I’m middle class, young, metropolitan… and I campaigned for Brexit. That’s right, I spent my weekends hitting the streets, handing out leaflets exclaiming the ‘5 positive reasons to vote Leave’.
Isn’t it odd that 70% of my fellow millennial generation voted to remain? When you think of previous generations of youth, they pioneered political revolutions around the world; from hundreds of Chinese students in Tiananmen Square fighting for a better life, to even the millions marching against the Iraq war in 2003. When David Cameron had been Prime Minister for six years, increasing tuition fees and cutting back on public spending, it was the first time my generation could have rebelled against the establishment. But they chose to support it. Even ‘youth messiah’ Jeremy Corbyn was unenthusiastic in voting to remain (we all know he is a secret Brexiteer anyway), yet to be pro-EU was the absolute rule, not the exception among 18 to 24 year olds.
You would be mistaken to think my generation are merely ‘pro-EU’: the vitriol and conviction in this position is so extreme that anyone with an opposing view is an evil racist bigot who deserves to be locked up in a thought-jail.
‘Our Future, Our Voice’ is a new campaign aimed to stop Brexit, for the simple reason that in five years’ time all Brexit voters will have died off, leaving the plighted young to suffer the consequences of the vote that “stole their future”.
We should be thanking baby-boomers, not wishing upon their death. They have lived through Britain’s transformation, from joining the Common Market in 1973, witnessing the disastrous ERM, calamitous euro bailouts and vast amounts of uncontrolled migration into Britain. Even mentioning the ‘I’ word to my fellow young people makes them flinch into an anti-racist spasm, but immigration has pushed up their house prices and depressed their wages: You just need to look at the Bank of England’s own figures, a 10% increase in migration leads to a 2% depression in wages for the lowest paid, and that means low-skilled jobs which young people take up a large chunk.
Far from the Brexit vote hauling us back into the 20th century, it will rocket us into the 21st. Exciting new free trade deals, whilst the EU becomes increasingly protectionist. The recent Trump trade war being perfect proof of this, shows that we can have a progressive Brexit. One that means a more sovereign, modern Britain, embracing free trade globally and having the flexibly to improve millennial’s lives.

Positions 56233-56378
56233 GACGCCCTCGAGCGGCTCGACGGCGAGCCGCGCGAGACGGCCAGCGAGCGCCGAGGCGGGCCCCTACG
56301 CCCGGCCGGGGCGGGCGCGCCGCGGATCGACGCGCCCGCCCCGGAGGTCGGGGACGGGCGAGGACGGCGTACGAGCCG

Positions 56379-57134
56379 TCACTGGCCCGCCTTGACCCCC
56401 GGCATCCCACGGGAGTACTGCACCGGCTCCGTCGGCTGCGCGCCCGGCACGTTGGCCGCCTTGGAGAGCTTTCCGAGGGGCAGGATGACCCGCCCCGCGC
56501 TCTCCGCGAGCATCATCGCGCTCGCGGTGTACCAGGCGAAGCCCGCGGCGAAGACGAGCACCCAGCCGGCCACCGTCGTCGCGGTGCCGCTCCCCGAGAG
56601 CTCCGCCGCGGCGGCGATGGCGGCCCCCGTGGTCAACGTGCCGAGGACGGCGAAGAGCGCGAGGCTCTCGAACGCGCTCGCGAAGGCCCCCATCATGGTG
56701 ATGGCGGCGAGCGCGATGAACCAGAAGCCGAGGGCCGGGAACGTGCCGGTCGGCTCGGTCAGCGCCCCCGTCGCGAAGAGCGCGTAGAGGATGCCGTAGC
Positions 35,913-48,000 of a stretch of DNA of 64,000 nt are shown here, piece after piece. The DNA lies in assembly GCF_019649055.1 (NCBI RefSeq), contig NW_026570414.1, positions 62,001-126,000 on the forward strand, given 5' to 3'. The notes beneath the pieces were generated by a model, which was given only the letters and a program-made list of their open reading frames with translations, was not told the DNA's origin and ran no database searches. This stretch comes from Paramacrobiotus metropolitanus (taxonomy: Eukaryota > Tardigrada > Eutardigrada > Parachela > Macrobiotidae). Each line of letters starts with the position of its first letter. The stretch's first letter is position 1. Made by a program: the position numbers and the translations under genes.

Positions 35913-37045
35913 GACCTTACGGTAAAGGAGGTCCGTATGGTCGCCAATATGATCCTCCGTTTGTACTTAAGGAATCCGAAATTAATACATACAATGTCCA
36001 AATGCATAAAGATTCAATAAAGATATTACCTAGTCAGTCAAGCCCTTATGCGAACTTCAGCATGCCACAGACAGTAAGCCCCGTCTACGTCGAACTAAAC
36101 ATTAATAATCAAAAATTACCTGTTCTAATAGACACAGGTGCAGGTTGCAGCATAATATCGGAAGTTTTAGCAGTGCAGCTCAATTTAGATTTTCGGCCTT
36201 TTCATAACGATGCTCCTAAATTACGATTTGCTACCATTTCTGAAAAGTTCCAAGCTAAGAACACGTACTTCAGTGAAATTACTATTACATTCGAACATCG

A great example of this is house prices. Having sustained immigration of over 300,000 per year drives up demand for housing, and basic public services; a reduction in this demand will help young people to get on the housing ladder. Then there’s tax: Brexit Britain can repeal the despised tampon tax, reduce VAT on fuel and energy, and lower tariffs on basic consumer goods, making the cost of living much more affordable in a time when wages are stagnating and prices are rising.
Ah, you say, Comrade Corbyn is the new revolutionary for young voters! No need for Brexit, a red Government will bring real change for young people. Not so fast. Corbyn’s plans for massive renationalisation, huge spending programmes and backwards foreign policy represent a longing for an old socialist paradise that never was. His re-hashed 1970s programme for Britain will be a disaster for my generation: jobs will flee to freer markets; inflation and borrowing will spiral and it will be the young who will have to pay off the debt, not those older voters.
My suggestion to Corbynistas is to let the rest of us off your socialist dream and move to Venezuela or Cuba. There you can experience the “inspiration for us all” as Corbyn described ex-Venezuelan leader Hugo Chávez.
If my peers want to ensure their future and voices are protected, they should thank older voters for creating the political revolution they so desperately crave, and avoiding a shambolic Corbyn Government.
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